7 Things We Didn’t Know About the Yellowstone Supervolcano

Yellowstone is known for its wildlife and its geothermal features, especially Old Faithful, one of the park's most popular features.
Yellowstone is known for its wildlife and its geothermal features, especially Old Faithful, one of the park's most popular features. Patrick Leitz / Getty Images

When we think of Yellowstone National Park, we think of a traditional family vacation spot in America's heartland. There are canyons, rivers, forests, hot springs, geysers, and even a few bison roaming around. But a new study by researchers at the University of Utah recently uncovered what's going on under the surface – for the first time, they've been able to map the active volcanic system that makes Yellowstone such a hot spot for seismic activity.

1. Yellowstone leaves Mount St. Helens in the Dust

There's a "Supervolcano" in there, sitting on top of multiple magma chambers in the Earth's crust. It's what keeps Old Faithful on a regular schedule.

Eruptions of volcanos the size of the Yellowstone Caldera are thousands of time larger than regular volcanic eruptions, and typically spew so much lava and volcanic ash that they trigger a long-lasting change to the weather, like a small ice age. Other supervolcanoes include Lake Taupo in New Zealand, La Garita Caldera in Colorado, and Mount Tambora in Indonesia. Mount Tambora erupted in 1815, and 1816 became known to Indonesians as the "Year Without a Summer." For comparison's sake, the Mount St. Helens eruption of 1980 doesn't even come close to 'supervolcano' status.

2. It Caused The Ice Age (Maybe)
The Yellowstone Caldera last erupted 640,000 years ago, and may have caused the last ice age, right around the time Homo erectus was evolving into Homo neanderthalensis.

Lava was flowing from Yellowstone as recently as 70,000 years ago, but the Homo sapiens of the time were probably distracted by the eruption of the Toba supervolcano in Indonesia, which wiped out almost all human life of the age.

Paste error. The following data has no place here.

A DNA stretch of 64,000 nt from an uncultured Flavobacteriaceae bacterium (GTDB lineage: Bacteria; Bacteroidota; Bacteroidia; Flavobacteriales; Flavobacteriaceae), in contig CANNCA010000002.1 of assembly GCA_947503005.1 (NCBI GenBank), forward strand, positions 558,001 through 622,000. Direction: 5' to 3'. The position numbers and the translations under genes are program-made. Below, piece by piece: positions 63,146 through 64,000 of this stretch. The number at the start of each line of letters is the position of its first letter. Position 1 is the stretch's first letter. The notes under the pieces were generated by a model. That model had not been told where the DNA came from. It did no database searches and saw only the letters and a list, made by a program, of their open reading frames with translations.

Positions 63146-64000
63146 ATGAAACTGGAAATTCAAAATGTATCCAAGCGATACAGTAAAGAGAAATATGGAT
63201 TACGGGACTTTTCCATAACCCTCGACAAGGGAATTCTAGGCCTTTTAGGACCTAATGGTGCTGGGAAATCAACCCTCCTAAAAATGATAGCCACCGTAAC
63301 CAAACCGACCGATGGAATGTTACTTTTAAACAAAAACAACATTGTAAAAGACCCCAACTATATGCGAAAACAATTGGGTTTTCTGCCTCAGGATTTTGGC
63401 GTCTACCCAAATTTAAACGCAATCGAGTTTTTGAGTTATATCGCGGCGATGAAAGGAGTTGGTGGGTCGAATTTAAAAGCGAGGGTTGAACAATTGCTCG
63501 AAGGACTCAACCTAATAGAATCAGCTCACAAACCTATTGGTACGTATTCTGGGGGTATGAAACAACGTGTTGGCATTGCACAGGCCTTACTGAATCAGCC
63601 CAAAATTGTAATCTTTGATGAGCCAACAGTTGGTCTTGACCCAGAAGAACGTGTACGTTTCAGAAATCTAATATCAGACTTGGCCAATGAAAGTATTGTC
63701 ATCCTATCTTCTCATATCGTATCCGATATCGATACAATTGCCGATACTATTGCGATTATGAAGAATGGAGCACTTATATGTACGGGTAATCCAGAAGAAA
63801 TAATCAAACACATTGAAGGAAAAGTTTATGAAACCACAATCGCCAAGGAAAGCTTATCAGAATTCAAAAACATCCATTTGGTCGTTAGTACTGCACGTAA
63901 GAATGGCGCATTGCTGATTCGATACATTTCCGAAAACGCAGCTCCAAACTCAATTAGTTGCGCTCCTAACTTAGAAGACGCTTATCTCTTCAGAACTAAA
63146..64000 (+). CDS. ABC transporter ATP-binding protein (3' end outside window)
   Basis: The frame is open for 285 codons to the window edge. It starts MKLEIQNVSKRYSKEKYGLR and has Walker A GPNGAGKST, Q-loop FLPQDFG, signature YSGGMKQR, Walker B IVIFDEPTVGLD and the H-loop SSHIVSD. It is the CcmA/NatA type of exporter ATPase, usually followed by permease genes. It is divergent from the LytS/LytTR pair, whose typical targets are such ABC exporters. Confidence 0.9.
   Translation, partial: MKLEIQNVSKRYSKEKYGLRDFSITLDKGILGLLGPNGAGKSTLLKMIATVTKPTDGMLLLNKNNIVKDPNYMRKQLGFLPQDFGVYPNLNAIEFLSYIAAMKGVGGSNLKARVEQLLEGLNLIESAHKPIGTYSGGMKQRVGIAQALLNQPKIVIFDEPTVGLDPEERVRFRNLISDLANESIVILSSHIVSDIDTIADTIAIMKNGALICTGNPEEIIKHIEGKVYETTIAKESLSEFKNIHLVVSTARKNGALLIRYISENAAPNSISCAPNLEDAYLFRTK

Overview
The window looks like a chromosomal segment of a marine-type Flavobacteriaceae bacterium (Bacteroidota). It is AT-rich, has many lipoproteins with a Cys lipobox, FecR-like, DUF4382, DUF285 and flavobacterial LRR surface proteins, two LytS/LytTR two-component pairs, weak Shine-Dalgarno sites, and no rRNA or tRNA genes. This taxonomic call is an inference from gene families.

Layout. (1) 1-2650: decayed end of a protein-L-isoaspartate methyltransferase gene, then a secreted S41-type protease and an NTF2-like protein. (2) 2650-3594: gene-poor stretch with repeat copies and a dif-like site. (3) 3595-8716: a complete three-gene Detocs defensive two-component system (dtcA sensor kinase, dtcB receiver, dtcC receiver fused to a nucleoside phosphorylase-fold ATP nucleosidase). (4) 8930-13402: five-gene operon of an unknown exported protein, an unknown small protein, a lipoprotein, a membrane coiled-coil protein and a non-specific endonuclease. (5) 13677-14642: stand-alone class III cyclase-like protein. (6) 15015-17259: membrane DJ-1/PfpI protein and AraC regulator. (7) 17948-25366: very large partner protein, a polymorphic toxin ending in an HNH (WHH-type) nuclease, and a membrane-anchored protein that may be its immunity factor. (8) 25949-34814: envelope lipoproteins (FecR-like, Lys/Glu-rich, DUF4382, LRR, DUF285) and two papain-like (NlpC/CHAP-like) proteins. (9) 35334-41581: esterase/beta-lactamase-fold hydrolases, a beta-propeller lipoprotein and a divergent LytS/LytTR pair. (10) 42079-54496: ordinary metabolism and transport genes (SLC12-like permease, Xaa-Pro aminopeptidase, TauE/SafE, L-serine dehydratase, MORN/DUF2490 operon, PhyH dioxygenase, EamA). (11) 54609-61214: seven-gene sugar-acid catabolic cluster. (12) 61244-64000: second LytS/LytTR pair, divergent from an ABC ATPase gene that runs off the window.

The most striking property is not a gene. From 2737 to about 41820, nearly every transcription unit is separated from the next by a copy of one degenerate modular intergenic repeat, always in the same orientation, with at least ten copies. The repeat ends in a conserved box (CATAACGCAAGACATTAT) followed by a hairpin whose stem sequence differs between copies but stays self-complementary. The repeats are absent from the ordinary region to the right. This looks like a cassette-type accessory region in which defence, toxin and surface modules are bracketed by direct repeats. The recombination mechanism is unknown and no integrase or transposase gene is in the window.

RELATED: The Gateway to Yellowstone

3. Magma Chambers Bring Heat Up From The Mantle
A newly discovered magma chamber connects a smaller pool in the upper crust to a mantle hotspot down below Yellowstone, according to new research published in Science. We knew there was a small magma chamber near the top and that there was a magma hotspot nearby, but those two phenomena couldn't account for all the molten rock below Yellowstone or all the carbon dioxide escaping everywhere. "This provides a complete picture of the magma system," Fan-Chi Lin, an assistant professor of geology and geophysics at the University of Utah, and coauthor of the new study, says.

4. It's Sitting on 11 Grand Canyons
The newly discovered magma chamber, which is 12 to 28 miles below the surface, would fill the 1,000-cubic-mile Grand Canyon 11.2 times, while the smaller chamber above it would only fill the canyon roughly 2.5 times. Most of that space is filled with hot, solid, sponge-like rock, with only a fraction of the space filled with actual molten rock.

5. Yellowstone Is The Best Studied Supervolcano to Date
It might help us understand other volcanoes and how they work: "I'm not aware of any other study being able to see these kind of lower crust magma body," Lin says. "The reason is that Yellowstone is a very unique place within the U.S. continent."

6. We Use Earthquakes to "See" the Magma Chambers
We can't actually see the magma chambers, we have to infer their presence from seismic movement elsewhere.

"An extensive seismology study across the U.S. allows us to connect local and distant earthquake data, we need to combine these two types of data together," Lin adds. "Most other locations around the world do not have this kind of seismic station," which is why no other volcanoes have this kind of data. They use earthquakes within Yellowstone to study the shallow crust structure, but for the deeper structure you need signals from further away, like Japan, China and Europe, he said.

7. The Supervolcano May Erupt Again
Unfortunately, this study won't help us predict it. "We kind of know what happened in the past, but predicting eruptions will probably remain very challenging," Lin concludes. "Volcanoes are very complex systems."

Yellowstone is closely monitored and researchers can usually tell about a week to a month beforehand if a volcano is going to blow, based on increasing seismic activity, CO2 emissions and ground uplift, he says.